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I carefully pried open her mouth. (The Weed that Strings the Hangman’s Bag)

When intransitive verbs are followed by adjectives, they seem to call these adjectives as subjective complements or adjuncts. But the example has transitive verb [pried] before an adjective [open]. In this case, does this adjective be called an adjunct?

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First, forget everything you've learned about "adjectives"; it is, regrettably, apparently, completely wrong. Next, look up the term phrasal verb; look up and pry open are phrasal verbs. Any English word can be many different things; open is a verb and an adjective and a phrasal verb particle, and it can appear in many constructions. Don't use the term adjunct at all. –  John Lawler Feb 6 '13 at 15:55
    
Conventional grammar calls it an object complement here ("a complement (belonging) to the object"). I pried it open. I pried it half-open. I pried it loose — The adjective can be replaced with other adjectives, and it describes a property of the object. Since it cannot be left out without messing up the core of the sentence, I would call it a complement to the verb, not an adjunct. It is of the same pattern as I cut her loose, I called her brave, I painted her blue, I found her charming, etc. etc. Needless to say, I and many others with me disagree with Lawler's approach. –  Cerberus Feb 11 '13 at 0:57
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2 Answers

up vote 1 down vote accepted

There is often debate about the 'unitariness' or otherwise of some of these structures. In

The aeroplane took off.

and

He took off (= impersonated) Groucho Marx. ,

there is little argument over the fact that 'take off' is behaving as a single verb. Though some people prefer not to use the term 'multi-word verb' here.

However, with

He took off his coat / He took his coat off, there seems more of an argument for verb and adverb (or intransitive preposition) - two components rather than one.

Again, contrast

He looked up the answer.

with

He looked up the hill.

Now, I'd say that with:

I carefully pried open her mouth. / I carefully pried her mouth open. ,

we're somewhere in the grey area

pry open = MWV?

pry = verb; open = adverb?

Certainly, the pretty comprehensive 'Oxford Dictionary of Phrasal Verbs' doesn't include pry open.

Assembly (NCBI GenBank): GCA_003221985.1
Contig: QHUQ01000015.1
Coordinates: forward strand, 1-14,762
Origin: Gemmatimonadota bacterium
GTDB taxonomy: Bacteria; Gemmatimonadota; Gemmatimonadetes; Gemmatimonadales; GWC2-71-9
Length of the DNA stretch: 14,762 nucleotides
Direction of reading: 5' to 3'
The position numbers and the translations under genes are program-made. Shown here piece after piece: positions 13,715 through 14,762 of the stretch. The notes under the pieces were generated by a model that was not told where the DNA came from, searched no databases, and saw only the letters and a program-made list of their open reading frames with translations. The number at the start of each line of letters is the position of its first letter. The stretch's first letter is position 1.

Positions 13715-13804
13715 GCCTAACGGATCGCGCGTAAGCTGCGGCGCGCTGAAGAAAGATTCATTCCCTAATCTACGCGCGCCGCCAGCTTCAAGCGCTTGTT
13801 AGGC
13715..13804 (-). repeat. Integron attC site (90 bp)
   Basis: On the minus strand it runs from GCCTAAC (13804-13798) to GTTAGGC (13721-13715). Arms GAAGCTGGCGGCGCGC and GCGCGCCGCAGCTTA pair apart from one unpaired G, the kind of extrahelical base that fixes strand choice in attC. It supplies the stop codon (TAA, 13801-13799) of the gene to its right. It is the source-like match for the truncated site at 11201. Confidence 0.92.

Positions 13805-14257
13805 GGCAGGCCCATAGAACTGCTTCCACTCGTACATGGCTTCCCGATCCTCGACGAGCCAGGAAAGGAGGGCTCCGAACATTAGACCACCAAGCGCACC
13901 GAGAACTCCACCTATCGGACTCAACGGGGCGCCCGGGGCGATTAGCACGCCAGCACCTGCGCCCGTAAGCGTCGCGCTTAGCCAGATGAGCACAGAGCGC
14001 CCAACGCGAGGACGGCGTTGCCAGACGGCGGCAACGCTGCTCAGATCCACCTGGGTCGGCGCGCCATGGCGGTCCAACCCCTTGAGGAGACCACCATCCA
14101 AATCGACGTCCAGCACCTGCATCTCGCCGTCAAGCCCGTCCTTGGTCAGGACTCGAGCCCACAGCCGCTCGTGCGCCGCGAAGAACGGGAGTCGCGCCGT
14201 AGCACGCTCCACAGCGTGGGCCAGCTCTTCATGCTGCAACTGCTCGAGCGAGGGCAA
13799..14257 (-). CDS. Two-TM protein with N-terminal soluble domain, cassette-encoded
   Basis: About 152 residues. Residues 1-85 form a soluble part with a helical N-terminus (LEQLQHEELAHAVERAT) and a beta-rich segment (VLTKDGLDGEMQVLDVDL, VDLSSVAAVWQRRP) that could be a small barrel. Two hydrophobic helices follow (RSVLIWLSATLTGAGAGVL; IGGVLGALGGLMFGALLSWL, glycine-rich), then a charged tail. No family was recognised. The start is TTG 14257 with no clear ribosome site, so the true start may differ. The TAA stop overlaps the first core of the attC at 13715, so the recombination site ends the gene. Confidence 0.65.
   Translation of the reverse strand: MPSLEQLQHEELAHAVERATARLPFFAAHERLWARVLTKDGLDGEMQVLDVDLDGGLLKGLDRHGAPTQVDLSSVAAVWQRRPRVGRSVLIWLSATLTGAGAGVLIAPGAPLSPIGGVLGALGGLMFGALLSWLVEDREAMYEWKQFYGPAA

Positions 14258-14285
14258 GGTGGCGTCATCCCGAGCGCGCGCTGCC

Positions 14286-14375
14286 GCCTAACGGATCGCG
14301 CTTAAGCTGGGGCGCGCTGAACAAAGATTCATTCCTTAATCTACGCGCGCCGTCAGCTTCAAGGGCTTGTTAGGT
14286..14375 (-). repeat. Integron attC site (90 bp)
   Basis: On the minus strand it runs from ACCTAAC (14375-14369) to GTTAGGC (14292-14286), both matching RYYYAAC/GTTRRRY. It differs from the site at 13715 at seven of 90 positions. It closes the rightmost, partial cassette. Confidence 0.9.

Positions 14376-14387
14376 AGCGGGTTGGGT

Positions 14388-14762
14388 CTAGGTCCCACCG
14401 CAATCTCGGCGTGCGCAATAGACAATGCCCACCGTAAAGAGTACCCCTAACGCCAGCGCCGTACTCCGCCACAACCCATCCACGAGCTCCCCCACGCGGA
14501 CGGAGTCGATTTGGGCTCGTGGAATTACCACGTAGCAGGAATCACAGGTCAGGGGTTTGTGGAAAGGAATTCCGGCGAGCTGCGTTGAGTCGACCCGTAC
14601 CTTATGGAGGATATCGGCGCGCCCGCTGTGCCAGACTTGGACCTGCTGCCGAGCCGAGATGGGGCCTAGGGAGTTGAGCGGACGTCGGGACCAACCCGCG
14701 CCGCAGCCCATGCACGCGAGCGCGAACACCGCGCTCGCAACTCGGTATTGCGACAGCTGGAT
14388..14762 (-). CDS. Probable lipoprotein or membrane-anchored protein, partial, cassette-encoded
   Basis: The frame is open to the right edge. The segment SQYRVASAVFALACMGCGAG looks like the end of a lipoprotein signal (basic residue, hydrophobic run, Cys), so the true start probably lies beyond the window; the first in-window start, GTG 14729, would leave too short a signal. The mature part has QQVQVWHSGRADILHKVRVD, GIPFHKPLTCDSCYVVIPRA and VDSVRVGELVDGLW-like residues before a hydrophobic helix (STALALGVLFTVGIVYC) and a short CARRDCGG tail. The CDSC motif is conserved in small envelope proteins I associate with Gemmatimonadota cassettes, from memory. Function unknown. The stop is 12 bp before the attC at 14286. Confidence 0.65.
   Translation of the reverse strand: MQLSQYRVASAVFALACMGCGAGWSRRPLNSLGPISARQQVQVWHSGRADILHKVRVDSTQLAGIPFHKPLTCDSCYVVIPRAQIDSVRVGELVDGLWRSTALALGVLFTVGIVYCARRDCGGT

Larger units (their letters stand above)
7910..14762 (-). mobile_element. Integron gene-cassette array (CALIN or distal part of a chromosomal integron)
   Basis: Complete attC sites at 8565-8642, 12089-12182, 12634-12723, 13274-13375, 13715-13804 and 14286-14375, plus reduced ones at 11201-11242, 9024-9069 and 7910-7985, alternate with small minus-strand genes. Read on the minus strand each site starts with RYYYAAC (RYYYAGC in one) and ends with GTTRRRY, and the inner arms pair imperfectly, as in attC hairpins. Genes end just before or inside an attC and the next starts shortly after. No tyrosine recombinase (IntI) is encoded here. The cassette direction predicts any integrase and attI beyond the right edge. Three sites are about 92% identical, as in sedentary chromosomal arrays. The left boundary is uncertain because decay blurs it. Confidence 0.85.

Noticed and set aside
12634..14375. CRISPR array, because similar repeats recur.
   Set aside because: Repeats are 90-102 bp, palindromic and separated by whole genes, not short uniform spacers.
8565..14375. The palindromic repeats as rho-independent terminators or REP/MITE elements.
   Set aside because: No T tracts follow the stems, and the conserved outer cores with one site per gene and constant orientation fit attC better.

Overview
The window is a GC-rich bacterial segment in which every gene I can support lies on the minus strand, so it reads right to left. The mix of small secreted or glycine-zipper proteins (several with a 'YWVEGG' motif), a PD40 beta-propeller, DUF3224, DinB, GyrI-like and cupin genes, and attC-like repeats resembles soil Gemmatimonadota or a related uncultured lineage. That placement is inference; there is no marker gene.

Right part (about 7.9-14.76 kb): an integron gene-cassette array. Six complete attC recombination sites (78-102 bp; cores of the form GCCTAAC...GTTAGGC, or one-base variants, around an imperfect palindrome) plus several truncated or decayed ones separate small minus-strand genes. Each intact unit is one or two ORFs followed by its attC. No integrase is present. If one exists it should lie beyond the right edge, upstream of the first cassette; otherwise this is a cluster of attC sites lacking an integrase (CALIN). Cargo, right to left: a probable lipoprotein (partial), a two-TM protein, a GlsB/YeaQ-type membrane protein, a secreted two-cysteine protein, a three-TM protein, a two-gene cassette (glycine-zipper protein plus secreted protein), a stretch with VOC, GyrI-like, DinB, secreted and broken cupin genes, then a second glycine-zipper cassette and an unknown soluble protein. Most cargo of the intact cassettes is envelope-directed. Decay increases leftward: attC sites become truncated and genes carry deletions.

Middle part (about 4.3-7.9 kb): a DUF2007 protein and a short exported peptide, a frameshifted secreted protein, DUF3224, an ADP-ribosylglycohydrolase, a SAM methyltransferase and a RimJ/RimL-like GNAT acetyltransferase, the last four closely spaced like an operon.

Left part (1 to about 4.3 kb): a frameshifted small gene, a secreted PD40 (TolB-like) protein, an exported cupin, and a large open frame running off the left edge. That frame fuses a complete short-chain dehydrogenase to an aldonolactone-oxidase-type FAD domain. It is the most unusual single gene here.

In the structure shown by

He went unarmed. ,

unarmed is a predicative adjective, coming after the linking verb.

in the similar structure shown by

He hammered the metal flat. ,

hammer is a transitive verb still able to fulfil a linking role. This type of structure is often described as secondary predication though Cobuild just labels the adjective (flat here) an object complement.

In she left the door open, open is indisputably an adjective.

In she forced the door open, I think most people would again accept open as an adjective.

In she pried open the door, I think it's sensible to accept the same analysis.

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Particle Shift operates with real phrasal verbs, as distinguishable from transitivizing prepositions, like look at, listen to, think about. –  John Lawler Feb 6 '13 at 19:38
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Conventional grammar calls it an object complement here ("a complement (belonging) to the object").

I pried it open.

I pried it half-open.

I pried it loose.

The adjective open can be replaced with other adjectives, and it describes a (resultative) property of the object; it is therefore an object complement. It is of the same pattern as I cut her loose, I called her brave, I painted her blue, I found her charming, etc. etc. Object complements are often, but not always, resultative, in that they describe a property of the object after the action has taken place. It becomes open after the action of prying. The same applies to several kinds of subject complements, as in I became angry, I turned red, I waxed poetic.

Since it cannot be left out without messing up the core of the sentence, I would call it a complement to the verb, not an adjunct. I (and many others with me) clearly disagree with Lawler's approach.

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